Keeping an eye out for contenders for the top
Go on, give me your rugby tip for the top. The person you play with or have seen playing that you think, given some proper training and the right environment, could play for his or her country?
So, there I was watching the Melrose Sevens and tuning up my guitar for the gig in the tent afterwards, during which Kelly Brown would joins us for a song.
The game that caught my eye was a Jedforest one. Two tall, young, fairly skinny twin brothers called Lewis and Gregor Young were outstanding. Boy, do they have pace. Jed progressed to the semi-final and promptly knocked out holders and hosts Melrose, the Young brothers to the fore.
And it got me thinking: Having watched Kelly Brown play sevens as a lad I could only compare them to him. It was great to see two young players that looked as though they had the attributes to go all the way.
It doesn't mean they will, but they might. They'd already helped Jed to win the Gala sevens, now they were in the Melrose final, although Saracens were just too professional and too strong.
Saracens, by the way, were wearing red - which, according to leading researchers, is the colour that helps you win. And that explains just why so many politicians wear red ties too. There are even suggestions that leaving red out of the Olympic kit to such a degree means team GB will win fewer medals that might be expected.
But I'm digressing...
When I was a kid I played alongside a wing forward called Iain Jarvie who should have played for Scotland. Of all the players I've ever come into contact with he's the one where I've thought: he slipped through the net. Big, fast, and with a hand-off as fierce as a steam train's piston, he probably just played for the wrong club - mine.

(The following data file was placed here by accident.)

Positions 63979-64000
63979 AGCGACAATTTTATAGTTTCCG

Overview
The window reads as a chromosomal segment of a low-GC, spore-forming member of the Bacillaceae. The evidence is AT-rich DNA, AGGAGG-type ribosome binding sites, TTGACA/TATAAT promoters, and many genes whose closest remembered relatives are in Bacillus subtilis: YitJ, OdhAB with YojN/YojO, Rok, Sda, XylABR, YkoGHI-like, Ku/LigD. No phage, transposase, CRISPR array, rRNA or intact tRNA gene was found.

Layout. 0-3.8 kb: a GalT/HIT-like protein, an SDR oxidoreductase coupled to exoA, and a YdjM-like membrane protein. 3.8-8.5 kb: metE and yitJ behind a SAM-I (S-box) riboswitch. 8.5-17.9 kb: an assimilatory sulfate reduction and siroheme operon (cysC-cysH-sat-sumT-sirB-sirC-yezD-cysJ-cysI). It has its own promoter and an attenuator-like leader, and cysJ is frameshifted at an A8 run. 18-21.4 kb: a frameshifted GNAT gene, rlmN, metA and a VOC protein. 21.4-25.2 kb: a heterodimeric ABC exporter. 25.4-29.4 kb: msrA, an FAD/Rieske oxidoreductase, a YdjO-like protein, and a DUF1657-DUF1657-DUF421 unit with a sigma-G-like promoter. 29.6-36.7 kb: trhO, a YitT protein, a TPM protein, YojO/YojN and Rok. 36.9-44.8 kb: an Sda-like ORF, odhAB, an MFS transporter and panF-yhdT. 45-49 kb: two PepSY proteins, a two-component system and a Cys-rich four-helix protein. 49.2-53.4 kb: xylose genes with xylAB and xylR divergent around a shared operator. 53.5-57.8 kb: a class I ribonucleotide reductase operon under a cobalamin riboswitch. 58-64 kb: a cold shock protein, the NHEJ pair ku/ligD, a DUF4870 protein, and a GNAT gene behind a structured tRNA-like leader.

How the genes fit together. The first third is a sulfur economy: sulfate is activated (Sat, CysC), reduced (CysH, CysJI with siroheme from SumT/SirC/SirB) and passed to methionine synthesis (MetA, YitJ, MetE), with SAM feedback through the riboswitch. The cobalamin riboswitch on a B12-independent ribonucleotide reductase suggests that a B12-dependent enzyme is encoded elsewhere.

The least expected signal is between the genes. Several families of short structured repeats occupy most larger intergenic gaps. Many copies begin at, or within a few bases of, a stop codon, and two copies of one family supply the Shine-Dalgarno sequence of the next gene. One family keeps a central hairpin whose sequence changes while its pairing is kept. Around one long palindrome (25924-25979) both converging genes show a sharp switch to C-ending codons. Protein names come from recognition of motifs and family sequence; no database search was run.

As coach at West of Scotland a few years ago I saw Robert Harley, Murray McConnell and Pat McArthur play senior rugby very early on and in the case of the first two they were both still at school and running rings round grown men. Or, in Harley's case, tackling them backwards with the force of a couple of neutron bombs.
All over the UK there are players who are good enough, but never make it. Perhaps it's one of life's mysteries as to why some youngsters drop out the game and others, of lesser talent but perhaps a better work ethic or support structure, go on to win.
At every club in the county there is probably a player who could, if captured early enough by the system, go on to play international rugby.
I got that feeling when I saw Duncan Weir play as a schoolboy in a losing team but he was a stand-out, Jon Welsh in his first game for West as a young pro, and Mark Bennett when he played for a Scotland age group team on the pitch across from my house.
And it's the kind of pressure they may or not cope with but when you see two young blokes with size and speed in the shape of the Young brothers from Jed then you have to think that they might just make it. There were other great young players around too of course.
There you are, a couple of tips for the top from me. So I want to hear from you, not matter how old, who have you played alongside or seen play that you think deserves a cap one day?